To again make reference to our records, we find in the latter part of 1862, owing to the increasing infirmities of age, "Father Dodge" asked to be released from his labors as pastor, which request was granted. For a few years longer he dwelt among us, but for a generation he has slept with his fathers. The shaft that marks his resting place is still exhorting us to "Remember the words I spake while I was yet with you."
In the closing years of Father Dodge's ministry the Civil War broke out in our land. We were a patriotic people, loyal to our country, hating wrong and oppression. At the sound of the "battle cry" and the call "to arms," our hearts all throbbed as one for our country's cause. The church building was thrown open, there the people gathered and after fervent prayers for divine guidance, the serious questions in regard to the state of our Nation were discussed. In it were held "War meetings" where recruiting officers plead our country's needs to crowds of assembled people (both of men and women) and within those sacred walls some of our "brave boys" enlisted to join the great army to help put down the Rebellion.
In January, 1863, Rev. Calvin Selden came to be our Pastor, and supplied the pulpit till May, 1864. He was a good man and a true, and now remembered by many, as faithful in his Master's work. September first, 1864, in answer to the prayers of His people here, God sent to us Rev. Mr. Bross, a man in whom the Spirit of the Lord was. Under his ministry, during the winter of 1864 and '65 there came a great revival into the hearts of the people, special interest manifesting itself first at a cottage prayer meeting at Deacon Bonner's, about the last of Dec., 1864.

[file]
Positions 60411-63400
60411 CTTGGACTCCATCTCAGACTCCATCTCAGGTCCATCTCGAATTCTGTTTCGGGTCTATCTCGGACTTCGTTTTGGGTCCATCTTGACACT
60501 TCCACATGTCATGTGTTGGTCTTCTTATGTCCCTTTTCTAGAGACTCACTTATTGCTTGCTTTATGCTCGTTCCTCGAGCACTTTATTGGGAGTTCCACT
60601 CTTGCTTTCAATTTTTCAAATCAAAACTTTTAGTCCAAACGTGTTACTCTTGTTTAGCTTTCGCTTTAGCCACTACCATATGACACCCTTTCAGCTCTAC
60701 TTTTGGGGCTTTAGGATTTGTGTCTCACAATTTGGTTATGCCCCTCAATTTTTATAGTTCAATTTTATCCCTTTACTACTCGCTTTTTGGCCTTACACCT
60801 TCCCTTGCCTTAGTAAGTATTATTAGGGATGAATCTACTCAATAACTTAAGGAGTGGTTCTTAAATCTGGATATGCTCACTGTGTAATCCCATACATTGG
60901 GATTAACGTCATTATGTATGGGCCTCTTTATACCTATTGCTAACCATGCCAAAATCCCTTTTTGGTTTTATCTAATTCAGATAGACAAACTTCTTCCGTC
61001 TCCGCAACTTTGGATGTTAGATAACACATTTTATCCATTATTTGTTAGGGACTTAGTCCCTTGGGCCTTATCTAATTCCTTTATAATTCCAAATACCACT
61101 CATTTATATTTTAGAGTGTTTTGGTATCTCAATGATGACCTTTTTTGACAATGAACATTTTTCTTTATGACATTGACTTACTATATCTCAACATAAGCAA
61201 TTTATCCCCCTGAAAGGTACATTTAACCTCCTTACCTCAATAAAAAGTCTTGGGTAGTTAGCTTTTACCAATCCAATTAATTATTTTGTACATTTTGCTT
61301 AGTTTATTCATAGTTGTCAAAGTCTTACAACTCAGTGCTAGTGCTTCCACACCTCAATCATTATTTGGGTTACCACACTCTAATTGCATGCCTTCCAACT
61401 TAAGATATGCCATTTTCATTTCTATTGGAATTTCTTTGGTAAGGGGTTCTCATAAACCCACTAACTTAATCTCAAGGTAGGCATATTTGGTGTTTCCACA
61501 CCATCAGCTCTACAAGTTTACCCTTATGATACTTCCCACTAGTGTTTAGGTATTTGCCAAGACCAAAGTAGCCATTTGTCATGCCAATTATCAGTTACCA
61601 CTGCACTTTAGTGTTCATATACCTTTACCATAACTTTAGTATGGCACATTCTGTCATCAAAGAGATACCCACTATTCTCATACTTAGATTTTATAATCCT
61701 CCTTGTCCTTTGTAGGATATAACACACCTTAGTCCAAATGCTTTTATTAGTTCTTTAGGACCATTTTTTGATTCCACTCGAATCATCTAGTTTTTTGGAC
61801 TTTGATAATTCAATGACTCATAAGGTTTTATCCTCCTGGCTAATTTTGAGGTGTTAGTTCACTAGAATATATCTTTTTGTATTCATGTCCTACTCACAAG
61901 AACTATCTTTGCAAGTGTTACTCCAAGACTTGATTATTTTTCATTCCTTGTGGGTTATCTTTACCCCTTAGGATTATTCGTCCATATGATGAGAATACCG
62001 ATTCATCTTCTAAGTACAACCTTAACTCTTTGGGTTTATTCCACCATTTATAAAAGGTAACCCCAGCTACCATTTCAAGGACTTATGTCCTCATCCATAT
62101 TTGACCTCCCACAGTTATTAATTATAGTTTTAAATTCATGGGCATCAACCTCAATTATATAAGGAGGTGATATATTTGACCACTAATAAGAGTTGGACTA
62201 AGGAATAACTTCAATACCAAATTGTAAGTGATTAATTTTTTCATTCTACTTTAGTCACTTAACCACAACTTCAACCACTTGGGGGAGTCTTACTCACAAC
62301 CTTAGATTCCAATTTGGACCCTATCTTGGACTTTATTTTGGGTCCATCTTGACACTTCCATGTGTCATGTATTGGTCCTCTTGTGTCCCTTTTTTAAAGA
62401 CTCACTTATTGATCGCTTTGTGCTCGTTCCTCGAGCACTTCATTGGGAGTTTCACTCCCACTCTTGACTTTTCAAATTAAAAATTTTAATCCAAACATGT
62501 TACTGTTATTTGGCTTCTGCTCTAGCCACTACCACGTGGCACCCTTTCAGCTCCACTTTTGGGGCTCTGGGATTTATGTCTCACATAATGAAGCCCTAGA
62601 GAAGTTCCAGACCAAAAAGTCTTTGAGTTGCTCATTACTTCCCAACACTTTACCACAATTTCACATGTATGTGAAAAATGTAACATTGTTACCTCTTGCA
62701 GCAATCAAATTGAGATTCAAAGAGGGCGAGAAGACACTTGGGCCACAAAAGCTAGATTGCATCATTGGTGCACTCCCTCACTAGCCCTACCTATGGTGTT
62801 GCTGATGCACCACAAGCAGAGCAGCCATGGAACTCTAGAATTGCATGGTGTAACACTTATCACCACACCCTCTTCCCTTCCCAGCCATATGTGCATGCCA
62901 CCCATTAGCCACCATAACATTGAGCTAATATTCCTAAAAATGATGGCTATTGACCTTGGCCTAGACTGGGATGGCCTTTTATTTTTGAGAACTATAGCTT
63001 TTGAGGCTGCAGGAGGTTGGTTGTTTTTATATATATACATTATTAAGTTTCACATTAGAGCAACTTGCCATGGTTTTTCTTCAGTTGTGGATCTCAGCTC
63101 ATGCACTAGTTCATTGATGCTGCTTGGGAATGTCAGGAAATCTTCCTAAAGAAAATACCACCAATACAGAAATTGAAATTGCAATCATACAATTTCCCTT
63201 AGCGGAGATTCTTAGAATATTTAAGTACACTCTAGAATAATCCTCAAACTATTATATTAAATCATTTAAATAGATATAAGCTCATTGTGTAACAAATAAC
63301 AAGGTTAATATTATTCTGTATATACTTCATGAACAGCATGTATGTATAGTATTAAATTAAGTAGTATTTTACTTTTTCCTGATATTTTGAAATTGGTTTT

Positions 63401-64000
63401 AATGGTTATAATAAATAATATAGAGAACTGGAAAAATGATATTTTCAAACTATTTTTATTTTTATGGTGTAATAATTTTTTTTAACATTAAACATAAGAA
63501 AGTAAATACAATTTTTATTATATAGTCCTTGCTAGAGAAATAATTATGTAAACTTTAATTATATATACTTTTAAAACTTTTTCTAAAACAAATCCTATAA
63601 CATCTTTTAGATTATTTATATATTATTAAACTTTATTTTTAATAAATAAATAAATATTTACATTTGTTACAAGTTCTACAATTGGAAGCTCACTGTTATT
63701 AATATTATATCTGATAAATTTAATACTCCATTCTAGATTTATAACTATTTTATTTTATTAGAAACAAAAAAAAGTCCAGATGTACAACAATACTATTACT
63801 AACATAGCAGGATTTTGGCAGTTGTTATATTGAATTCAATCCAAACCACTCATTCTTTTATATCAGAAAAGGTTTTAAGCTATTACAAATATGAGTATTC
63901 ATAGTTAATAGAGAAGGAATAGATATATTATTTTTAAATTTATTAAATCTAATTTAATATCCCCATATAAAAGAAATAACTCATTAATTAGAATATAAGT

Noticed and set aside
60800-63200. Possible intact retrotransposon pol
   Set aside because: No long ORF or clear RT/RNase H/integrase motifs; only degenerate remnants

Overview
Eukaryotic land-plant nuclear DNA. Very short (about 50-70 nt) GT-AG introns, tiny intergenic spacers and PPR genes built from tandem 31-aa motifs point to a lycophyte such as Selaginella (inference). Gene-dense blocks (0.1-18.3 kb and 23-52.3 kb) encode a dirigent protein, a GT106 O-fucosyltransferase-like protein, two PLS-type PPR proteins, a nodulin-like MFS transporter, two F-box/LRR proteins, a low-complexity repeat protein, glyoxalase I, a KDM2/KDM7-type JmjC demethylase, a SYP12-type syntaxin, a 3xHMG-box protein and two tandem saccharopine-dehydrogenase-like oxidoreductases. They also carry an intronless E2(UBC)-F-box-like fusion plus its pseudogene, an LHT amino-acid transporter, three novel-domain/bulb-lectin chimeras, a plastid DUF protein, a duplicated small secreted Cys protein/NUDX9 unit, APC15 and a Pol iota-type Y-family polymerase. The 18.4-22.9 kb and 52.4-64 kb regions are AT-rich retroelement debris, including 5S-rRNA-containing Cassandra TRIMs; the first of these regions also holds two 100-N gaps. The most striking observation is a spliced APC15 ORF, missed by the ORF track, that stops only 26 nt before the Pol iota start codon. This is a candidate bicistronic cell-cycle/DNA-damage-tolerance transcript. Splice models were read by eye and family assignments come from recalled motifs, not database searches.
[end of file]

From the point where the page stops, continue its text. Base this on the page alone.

The meetings were soon transferred to the Dodge school house and from there to the church. The whole region became interested. Old and young came up to the house of the Lord, crying, "What shall we do to be saved?" The Spirit came and dwelt among us and was glorified. Thirty-three united with the church at the communion March fourth, 1865.
In 1864 the old house which had served as a place of worship since the beginning of Father Dodge's ministry, now proved inadequate for the growing congregation. A much larger house was built during the pastorate of Rev. Mr. Bross.
One of the striking scenes when the new church was dedicated was a procession going from the old to the new building, led by Father Dodge with the old Bible, and the young man, Mr. Bross, with the new Bible, both marching up the aisle and up to the new pulpit, where the new Bible was given its honored place, and the old on the shelf beneath. Great was the joy of this new house, and its service has been constant and uplifting ever since.
Great changes were wrought in the passing years of Mr. Bross' stay with us. Our hearts had become warmed and knit by the common interest we all felt for our country in her great conflict. Many of our dear ones had gone out to defend her stars and stripes, even our beloved pastor had just come from the battle-field, so there was a bond of sympathy between us from the very first, that grew stronger as we united in the Christian warfare and knelt together at the feet of the "Captain of our Salvation." The war closed the following June, and some of our brave, victorious men who wore the blue returned and joyously were they welcomed here in Millburn by those (none of the less heroic perhaps) who of necessity remained at home and watched and waited and prayed all through that dreadful siege. "And yet-and yet we cannot forget" those heroes who came to us no more, who yielded up their lives on the field of carnage for "God and home and native land." On March fourth, 1866, just one year after the great revival harvest five of those returned soldiers, with some others, espoused the Lord's cause and united with the church. Still the work of the Lord grew and His name was magnified.